WSJ: Falun Dafa Heros
REVIEW & OUTLOOK (Editorial)
The Wall Street Journal
More than 100 followers of the Falun Dafa school of meditation gathered yesterday in Beijing's Tiananmen Square to peacefully protest the brutal suppression of their faith. As they sat cross-legged or unfurled banners, they were beaten by police and dragged away to waiting vans. They may receive long sentences of hard labor for the "crime" of asking for the freedom to follow their religious beliefs, a freedom that is guaranteed in the Chinese constitution but has never been honored.
Yesterday's gathering came exactly one year after 10,000 followers surprised China's leaders by gathering in the capital. Frightened by the group's power to mobilize support, the Communist Party branded the movement an "evil cult" and banned it. The anniversary may have special resonance for the practitioners and China's leaders, but the protests were not an extraordinary event. Police arrest Falun Dafa adherents on a daily basis -- in Tiananmen Square, and also in towns throughout China where fewer tourists and journalists can observe.
The persecution is not limited to Falun Dafa, either. Followers of religious groups are routinely silenced, jailed, beaten and sometimes never heard from again. The pastors of small underground "house churches" are often taken into custody in order to intimidate them into disbanding their small flocks. The Karmapa Lama, the 14-year-old boy who holds the third most important post in Tibetan Buddhism, fled Lhasa to join an exile community in northern India because the Chinese authorities are stifling worship in Tibet's monasteries.
But it is the powerful belief and persistence of the Falun Dafa followers which is now capturing the world's attention. Journal reporter Ian Johnson recently detailed the consistent accounts of the family and fellow prisoners of Chen Zixiu, a 58-year-old Falun Dafa believer who died in police custody two months ago. When she refused to renounce her faith, jailers beat and shocked Chen with cattle prods until they killed her. Her daughter Zhang Xueling -- who does not practice Falun Dafa -- was arrested last week for telling her mother's story to the Journal. In their efforts to suppress Falun Dafa "no measures are too excessive," officials have told the religion's followers.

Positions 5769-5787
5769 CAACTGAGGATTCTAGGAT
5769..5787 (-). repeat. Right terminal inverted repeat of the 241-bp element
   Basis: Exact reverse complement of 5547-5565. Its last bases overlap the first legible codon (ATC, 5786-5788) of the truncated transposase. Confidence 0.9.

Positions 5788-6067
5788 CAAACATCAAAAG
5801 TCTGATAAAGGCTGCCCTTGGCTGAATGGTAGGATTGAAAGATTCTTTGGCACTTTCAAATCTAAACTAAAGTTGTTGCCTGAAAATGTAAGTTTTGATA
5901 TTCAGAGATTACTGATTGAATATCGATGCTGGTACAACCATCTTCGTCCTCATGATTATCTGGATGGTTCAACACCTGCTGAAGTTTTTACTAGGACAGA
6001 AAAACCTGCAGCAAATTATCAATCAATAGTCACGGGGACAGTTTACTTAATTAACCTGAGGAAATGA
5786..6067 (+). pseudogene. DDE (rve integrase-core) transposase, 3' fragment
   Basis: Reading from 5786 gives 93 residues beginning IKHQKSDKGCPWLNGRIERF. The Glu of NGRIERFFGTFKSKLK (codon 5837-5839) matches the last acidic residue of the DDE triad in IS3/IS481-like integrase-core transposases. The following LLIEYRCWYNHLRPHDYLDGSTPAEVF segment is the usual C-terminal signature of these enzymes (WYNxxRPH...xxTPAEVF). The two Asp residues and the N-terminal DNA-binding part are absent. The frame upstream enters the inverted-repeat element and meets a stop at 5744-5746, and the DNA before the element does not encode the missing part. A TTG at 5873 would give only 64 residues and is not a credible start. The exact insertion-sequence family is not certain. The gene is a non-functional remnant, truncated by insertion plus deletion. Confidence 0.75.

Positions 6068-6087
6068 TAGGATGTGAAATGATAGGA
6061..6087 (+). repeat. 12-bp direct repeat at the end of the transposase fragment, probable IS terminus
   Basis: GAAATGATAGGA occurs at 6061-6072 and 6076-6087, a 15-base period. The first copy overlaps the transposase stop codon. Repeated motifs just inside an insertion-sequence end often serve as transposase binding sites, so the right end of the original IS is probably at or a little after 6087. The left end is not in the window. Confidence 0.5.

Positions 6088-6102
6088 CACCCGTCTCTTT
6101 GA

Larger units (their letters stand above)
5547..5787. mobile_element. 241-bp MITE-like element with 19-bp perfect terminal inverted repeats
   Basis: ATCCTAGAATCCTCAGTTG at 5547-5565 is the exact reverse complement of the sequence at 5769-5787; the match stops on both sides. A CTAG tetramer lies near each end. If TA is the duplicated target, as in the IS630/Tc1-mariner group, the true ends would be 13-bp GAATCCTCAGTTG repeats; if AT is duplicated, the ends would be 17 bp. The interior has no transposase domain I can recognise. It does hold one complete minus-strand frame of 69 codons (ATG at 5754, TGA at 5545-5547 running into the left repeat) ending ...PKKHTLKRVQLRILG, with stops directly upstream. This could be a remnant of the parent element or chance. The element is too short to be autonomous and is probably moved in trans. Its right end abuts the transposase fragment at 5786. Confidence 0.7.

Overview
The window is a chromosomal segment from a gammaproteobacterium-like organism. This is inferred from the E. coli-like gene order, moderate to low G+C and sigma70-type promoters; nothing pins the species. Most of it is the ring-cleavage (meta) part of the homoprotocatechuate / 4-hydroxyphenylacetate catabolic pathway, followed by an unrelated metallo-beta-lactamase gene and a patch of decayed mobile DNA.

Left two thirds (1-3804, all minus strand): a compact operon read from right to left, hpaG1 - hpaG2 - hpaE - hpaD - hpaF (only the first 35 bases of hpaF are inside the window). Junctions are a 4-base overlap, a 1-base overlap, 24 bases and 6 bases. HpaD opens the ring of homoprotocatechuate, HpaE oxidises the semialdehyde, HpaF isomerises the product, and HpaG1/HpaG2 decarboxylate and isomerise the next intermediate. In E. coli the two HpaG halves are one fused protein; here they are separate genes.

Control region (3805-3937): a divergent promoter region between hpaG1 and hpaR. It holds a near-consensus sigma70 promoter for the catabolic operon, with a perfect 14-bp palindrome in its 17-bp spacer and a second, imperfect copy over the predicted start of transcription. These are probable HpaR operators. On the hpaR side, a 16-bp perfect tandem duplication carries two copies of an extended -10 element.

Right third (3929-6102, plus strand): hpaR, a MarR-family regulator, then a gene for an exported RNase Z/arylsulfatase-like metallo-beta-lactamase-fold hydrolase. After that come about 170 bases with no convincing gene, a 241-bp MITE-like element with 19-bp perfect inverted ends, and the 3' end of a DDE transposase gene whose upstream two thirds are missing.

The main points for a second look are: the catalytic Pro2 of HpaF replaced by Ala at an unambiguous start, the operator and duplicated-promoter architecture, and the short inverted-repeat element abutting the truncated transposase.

So why is the Communist Party so intent on stamping out spirituality? Perhaps because the Party is reluctant to acknowledge that it is unable to serve all the needs of the people and fears further erosion of its ability to control all aspects of Chinese life. If even one group manages to assert its right to organize a cohesive community not under the Party's yoke, it will be impossible to stop others from demanding the same. The fact that the Falun Dafa was able to grow so big before last year without attracting the attention of the Party suggested that pluralism had advanced quietly despite the Party's best efforts to keep track of social and political trends.
Falun Dafa practitioners, house church Christians and Buddhists and all manner of other believers in China are today forced to suffer to remain true to their faiths. But even the best efforts of the Beijing regime cannot stamp out spirituality. Chinese society is changing quickly, and odds are that more and more people will follow the example of the Falun Dafa practitioners and demand their rights.
That deeply disturbs a party that was never able to build a strong ideological basis for its claims to legitimacy. But the best way for the Party leaders to deal with their fears is to liberalize and accept ideological pluralism and the reality that totalitarianism and modernization are antithetical. The direction the Party is taking now will only compound the difficulty it already is experiencing in maintaining sufficient popular support to carry out crucial reforms, such as those of the Chinese economy. The suppression we are describing here must of its nature occur on a vast scale in a vast country. It simply won't work.
(Copyright Wall Street Journal 2000)
Category: Falun Dafa in the Media